Validation of satellite based rainfall estimates for agricultural monitoring in Mozambique

C. Tote, P. Domingos, J. Zucule, R. van der Wijngaart, H.L. Boogaard

Research output: Chapter in Book/Report/Conference proceedingAbstract


The agricultural sector, one of the main drivers of the Mozambican economy, is affected by several challenges related to climate variability and change. Especially rainfall variability is reflected in the productivity of (rain fed) agricultural systems. Rainfall variability, in terms of its onset, cessation, amount and distribution, and related drought or floods, can lead to either low crop yields or total crop failure across the country. Agriculture early warning monitoring systems make use of near-real time vegetation indicators and rainfall estimates derived from satellite sensors. The use of satellite based rainfall estimates is especially valuable in a country as Mozambique, where rainfall shows high temporal and spatial variability, and the network of ground stations is very low. However, the quality of these datasets needs to be assessed. This study focuses on the validation of dekadal FEWSNET Rainfall Estimate v2.0 (available 2001-now) and TARCAT v2.0 (available 1983-now). Cumulative 10-daily observations (1994-now) from twelve rain gauge stations, distributed over all regions, were used for validating satellite based estimations in the overlapping period (2001-2012). Methodologies include (1) quantitative pixel-by-pixel comparison statistics, which evaluate the performance of the satellite products in estimating the amount of the rainfall, (2) categorical validation statistics based on overall and per-station contingency tables, which are used to assess rain-detection capabilities, and (3) overall and per-station cumulative probability functions. The first results indicate that both the FEWSNET RFE and TARCAT datasets show underestimations of very high rainfall events. The TARCAT dataset corresponds less to the observed values, showing higher bias, higher errors and lower efficiency. FEWSNET RFE shows a higher probability of detection, lower false alarm ratio and higher critical success index. The cumulative density functions highlight overestimations of TARCAT of very low rainfall events, and underestimations of higher and extreme rainfall events. The better performance of FEWNET RFE is most likely linked to the use of Global Telecommunication System (GTS) station data, possibly including some of the stations used in this study, for removing bias after processing the satellite data. An independent station dataset will be gathered in order to be able to perform an independent validation.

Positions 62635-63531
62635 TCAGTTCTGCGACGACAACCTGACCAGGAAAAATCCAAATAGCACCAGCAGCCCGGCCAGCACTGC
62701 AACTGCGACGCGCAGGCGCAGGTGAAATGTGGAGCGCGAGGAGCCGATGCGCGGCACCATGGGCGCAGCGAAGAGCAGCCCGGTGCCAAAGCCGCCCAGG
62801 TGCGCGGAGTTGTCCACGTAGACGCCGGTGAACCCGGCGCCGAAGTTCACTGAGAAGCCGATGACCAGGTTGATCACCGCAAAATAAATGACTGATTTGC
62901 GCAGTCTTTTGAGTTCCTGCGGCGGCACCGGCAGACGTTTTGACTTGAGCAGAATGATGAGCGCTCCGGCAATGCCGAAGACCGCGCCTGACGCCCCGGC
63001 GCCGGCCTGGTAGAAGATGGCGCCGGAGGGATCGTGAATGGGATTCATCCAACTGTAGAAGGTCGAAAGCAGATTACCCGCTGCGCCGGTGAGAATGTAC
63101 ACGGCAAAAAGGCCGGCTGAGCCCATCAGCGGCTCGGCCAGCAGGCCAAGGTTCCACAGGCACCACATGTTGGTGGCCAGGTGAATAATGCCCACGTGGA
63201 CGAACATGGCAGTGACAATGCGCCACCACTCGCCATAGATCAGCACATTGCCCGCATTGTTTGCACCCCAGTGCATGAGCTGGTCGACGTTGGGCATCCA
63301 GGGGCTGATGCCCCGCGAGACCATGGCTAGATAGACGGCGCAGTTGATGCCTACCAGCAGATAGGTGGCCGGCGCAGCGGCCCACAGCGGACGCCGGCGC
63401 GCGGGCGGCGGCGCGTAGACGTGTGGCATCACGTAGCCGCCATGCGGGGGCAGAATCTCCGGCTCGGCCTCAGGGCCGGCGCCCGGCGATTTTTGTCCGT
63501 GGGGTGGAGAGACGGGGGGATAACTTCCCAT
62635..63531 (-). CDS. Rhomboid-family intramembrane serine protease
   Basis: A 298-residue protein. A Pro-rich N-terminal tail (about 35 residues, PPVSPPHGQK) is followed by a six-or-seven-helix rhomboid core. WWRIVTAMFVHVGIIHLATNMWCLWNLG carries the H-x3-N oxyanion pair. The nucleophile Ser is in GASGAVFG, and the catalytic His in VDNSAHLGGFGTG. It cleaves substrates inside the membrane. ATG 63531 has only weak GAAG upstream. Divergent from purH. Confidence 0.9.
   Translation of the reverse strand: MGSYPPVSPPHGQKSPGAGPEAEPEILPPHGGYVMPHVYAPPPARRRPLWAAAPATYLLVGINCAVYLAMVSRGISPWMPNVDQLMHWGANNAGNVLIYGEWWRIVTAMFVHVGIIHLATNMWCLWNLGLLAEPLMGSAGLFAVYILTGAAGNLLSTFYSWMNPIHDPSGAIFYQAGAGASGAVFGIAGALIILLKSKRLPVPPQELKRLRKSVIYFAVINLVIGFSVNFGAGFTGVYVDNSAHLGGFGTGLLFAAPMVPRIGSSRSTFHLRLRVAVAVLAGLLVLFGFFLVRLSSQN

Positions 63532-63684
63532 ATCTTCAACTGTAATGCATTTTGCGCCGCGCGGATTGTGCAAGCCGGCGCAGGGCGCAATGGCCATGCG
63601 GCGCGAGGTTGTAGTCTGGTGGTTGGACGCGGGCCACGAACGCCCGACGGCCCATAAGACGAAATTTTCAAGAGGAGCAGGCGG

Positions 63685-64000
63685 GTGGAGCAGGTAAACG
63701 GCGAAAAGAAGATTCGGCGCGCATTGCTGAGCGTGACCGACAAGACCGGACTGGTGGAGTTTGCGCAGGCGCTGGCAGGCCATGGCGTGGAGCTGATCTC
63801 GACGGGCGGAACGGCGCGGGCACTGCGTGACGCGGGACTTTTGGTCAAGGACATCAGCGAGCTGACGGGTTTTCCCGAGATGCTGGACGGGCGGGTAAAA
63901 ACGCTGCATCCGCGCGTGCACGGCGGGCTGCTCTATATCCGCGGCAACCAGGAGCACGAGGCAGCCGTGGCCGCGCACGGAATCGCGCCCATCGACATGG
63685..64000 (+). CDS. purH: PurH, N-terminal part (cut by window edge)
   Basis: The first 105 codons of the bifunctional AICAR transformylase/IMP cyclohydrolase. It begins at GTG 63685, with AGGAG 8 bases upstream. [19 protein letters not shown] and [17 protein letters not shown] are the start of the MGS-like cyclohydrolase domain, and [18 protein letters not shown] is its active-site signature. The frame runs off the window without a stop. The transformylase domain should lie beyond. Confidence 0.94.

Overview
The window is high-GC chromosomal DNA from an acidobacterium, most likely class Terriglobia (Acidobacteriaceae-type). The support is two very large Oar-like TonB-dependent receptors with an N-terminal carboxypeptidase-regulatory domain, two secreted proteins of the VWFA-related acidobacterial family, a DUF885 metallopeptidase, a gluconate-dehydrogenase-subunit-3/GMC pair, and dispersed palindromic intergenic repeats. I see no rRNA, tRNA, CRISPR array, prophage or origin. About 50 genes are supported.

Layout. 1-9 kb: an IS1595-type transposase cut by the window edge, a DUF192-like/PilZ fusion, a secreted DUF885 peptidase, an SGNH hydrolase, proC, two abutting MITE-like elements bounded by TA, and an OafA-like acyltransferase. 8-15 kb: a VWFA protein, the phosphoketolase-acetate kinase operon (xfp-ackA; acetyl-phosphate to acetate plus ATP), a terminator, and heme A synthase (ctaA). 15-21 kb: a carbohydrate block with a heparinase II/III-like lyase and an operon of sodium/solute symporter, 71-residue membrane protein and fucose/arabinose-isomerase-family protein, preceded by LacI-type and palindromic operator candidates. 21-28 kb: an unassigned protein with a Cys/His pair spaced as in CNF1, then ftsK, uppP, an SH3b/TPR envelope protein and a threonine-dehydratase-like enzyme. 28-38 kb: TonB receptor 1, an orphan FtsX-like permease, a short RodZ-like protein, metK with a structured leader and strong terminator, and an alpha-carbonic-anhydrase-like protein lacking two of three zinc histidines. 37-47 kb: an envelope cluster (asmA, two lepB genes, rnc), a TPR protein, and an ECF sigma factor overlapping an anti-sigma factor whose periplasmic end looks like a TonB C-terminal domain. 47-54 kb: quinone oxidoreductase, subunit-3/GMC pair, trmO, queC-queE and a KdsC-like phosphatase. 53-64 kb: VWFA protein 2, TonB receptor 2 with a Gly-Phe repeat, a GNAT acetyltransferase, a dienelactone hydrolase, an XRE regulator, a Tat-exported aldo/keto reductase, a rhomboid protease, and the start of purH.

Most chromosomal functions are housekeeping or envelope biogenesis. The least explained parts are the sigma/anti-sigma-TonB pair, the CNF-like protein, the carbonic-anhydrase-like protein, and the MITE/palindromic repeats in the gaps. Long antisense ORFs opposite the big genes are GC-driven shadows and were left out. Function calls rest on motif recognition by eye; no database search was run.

Original languageEnglish
Title of host publicationProceedings of Global Geospatial Conference 2013 (AfricaGIS 2013, GSDI 14)
Publication statusPublished - 2013
EventGlobal Geospatial Conference 2013 (AfricaGIS 2013, GSDI 14), Addis Ababa, Ethiopia -
Duration: 4 Nov 20138 Nov 2013


ConferenceGlobal Geospatial Conference 2013 (AfricaGIS 2013, GSDI 14), Addis Ababa, Ethiopia


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